How to wash a football shirt

How to wash a football shirt

Amon Fearon - August 05, 2022

Whether you’re playing a game with your mates or training for a match, we all take pride in our football shirts. It could be the shirt of your favourite team or a simple workout tee, either way, looking after your sports top not only keeps it looking and smelling clean, but can help it to last longer too.

So, how should you be washing your football shirt to be getting the most out of it? Let’s take this step-by-step.


How to wash football shirts

  1. Separate your colours

Just like any wash, your football shirts should be washed separately based on colour. It’s no good washing your white football shirt with red socks to end up with a pink jersey. To maintain the integrity of your top, always include them in a colour appropriate wash. Or, if in doubt, wash your entire kit on its own.

  1. Wash your football shirt inside out

It’s generally good practice to wash your clothes inside out and this is especially true for football shirts. Most football shirts have some kind of print on them, whether that be the team’s name, logo or other wording. Even premium replica Rangers FC football kits and Newcastle United shirts from Castore feature printed sponsors along with embroidered club logos. Over time, if you don’t wash your football shirt inside out, the printing can wash off and start to crumble or peel.

  1. Always read the label

As your football shirt gets sweaty you may think the hotter the wash the better. However, it’s important to always read the label before throwing it into a 40 degree or more wash. While the polyester composition of football shirts can make them more resistant to shrinking, constant heat can break down the fabric. So, make sure to check the optimal temperature for washing tops. If the label isn’t clear, just wash by hand or on a cold cycle in the machine to avoid any damage.

  1. Use stain remover for stubborn marks

Grass and mud stains are all part of the fun in football but that doesn’t mean they are easy to get out of your clothes. Sometimes, a few cycles in the washing machine just won’t cut it. If you’re trying to remove stains that just won’t budge, opt for some recognised brands of stain remover. Remember, always patch test a product before applying it. Apply some of the stain remover on a part of the shirt you can’t obviously see. For example, inside hem at the bottom of the shirt. If there isn’t any bleach or further markings, it’s safe to apply to your stain.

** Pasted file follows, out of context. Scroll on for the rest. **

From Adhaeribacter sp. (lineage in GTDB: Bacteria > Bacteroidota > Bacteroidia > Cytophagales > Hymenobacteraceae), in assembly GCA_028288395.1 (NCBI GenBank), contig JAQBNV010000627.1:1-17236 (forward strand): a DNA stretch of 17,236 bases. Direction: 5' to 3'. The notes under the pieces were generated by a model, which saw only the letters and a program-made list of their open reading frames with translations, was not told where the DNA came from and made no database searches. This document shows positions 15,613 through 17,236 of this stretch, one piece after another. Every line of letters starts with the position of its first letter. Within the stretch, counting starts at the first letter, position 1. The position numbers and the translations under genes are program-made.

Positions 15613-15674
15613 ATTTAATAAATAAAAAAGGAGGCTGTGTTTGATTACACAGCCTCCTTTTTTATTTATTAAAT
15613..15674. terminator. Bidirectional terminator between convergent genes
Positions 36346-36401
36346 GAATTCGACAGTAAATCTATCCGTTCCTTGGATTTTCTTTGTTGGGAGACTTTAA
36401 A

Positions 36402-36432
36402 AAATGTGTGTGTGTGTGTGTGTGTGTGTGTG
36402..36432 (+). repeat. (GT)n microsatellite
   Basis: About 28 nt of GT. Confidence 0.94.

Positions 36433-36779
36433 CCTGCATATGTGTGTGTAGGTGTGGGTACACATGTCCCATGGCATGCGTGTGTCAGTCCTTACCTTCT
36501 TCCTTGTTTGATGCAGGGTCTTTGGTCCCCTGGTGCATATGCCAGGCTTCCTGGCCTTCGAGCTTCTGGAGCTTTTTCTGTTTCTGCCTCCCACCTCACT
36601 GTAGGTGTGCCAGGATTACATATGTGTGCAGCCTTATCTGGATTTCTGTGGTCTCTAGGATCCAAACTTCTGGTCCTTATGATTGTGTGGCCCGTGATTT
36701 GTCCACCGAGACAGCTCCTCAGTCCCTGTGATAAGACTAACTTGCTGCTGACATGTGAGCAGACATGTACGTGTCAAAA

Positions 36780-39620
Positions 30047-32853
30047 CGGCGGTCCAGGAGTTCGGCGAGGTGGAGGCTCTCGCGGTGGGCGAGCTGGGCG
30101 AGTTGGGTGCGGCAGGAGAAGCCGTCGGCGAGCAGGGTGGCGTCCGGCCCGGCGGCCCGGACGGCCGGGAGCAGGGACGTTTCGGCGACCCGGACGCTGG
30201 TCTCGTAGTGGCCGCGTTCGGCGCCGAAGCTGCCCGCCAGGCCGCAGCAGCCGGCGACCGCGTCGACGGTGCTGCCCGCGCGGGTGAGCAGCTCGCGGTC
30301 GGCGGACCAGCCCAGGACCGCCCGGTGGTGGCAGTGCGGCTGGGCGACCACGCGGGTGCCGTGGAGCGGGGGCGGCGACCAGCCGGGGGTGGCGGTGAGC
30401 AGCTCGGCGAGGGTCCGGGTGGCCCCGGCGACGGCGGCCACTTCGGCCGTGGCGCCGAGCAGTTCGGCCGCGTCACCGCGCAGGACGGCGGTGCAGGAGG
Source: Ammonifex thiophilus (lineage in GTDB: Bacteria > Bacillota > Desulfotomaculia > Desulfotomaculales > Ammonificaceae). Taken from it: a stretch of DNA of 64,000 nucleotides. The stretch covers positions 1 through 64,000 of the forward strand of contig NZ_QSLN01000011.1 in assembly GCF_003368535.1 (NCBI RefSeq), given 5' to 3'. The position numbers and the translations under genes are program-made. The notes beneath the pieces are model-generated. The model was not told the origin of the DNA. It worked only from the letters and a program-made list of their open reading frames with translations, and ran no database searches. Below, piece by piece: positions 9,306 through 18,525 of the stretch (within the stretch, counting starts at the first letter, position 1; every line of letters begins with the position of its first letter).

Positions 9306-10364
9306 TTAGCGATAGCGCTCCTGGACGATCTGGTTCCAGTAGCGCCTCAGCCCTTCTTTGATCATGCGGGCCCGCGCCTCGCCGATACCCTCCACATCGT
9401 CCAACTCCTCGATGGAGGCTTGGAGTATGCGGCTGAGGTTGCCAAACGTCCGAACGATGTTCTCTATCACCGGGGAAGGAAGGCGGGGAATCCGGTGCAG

1. Air dry naturally

Just as you’d avoid a hot wash, avoid a hot dry as well. Don’t chuck your football shirt into a tumble dryer as this exposure to heat may cause shrinkage. Instead, make sure to always air dry your football shirts. Preferably, hang your shirts outside with a breeze to keep the smell fresh. Otherwise, just hang them up inside. Anything that avoids a quick heat dry should be sufficient.


How to hand wash football shirts 

If you’ve decided to play it safe and hand wash your football shirt, here’s what you need to know:

  1. Turn your football shirt inside out.
  2. Fill a sink, bowl or your bath with warm water and some colour-safe detergent.
  3. Let your shirt soak for 10-15 minutes.
  4. Ring your shirt a few times to properly rinse away any dirt or grime.
  5. Rinse your football shirt with clean, cold water to wash away and residue.
  6. Flip your shirt the right way around and hang out to air dry naturally.


How to get stains out of football shirts

We touched on this previously but there are other ways of removing stains beside specialist products. For example, a great, cheap way of removing sweat stains and odour-causing bacteria from your football shirt is to use white vinegar.

Simply add one cup of white vinegar to your washing machine either in the drum or through the dispenser. Then, add your detergent and softener as normal. The acidity of the white vinegar will eat away at the tough stains and smells to leave your football shirt looking and feeling brand new. Don’t worry, your kit won’t come out smelling like vinegar, the regular washing products and water washes this all out.

If you’re struggling with mud and grass stains, make sure to pre-soak your football shirts before thoroughly washing. You can buy pre-soak products in your local supermarket. Just follow the directions on the bottle and leave your shirt to soak for around 30 minutes. This should help to loosen stains so they disappear when going through the wash. Again, make sure to patch test any products you plan to use and always read both the label in your shirt and the instructions of any products you plan to use. It’s better to be safe than sorry as ruining your favourite football shirt is every player and fans worst nightmare.

Of course, the better quality the football shirt, the longer it will last. Premium sportswear and football shirts are made from high-quality fabrics that not only help you achieve your best but are more easily washed. So, the moral of the story is to always opt for the better quality shirts to avoid disappointment.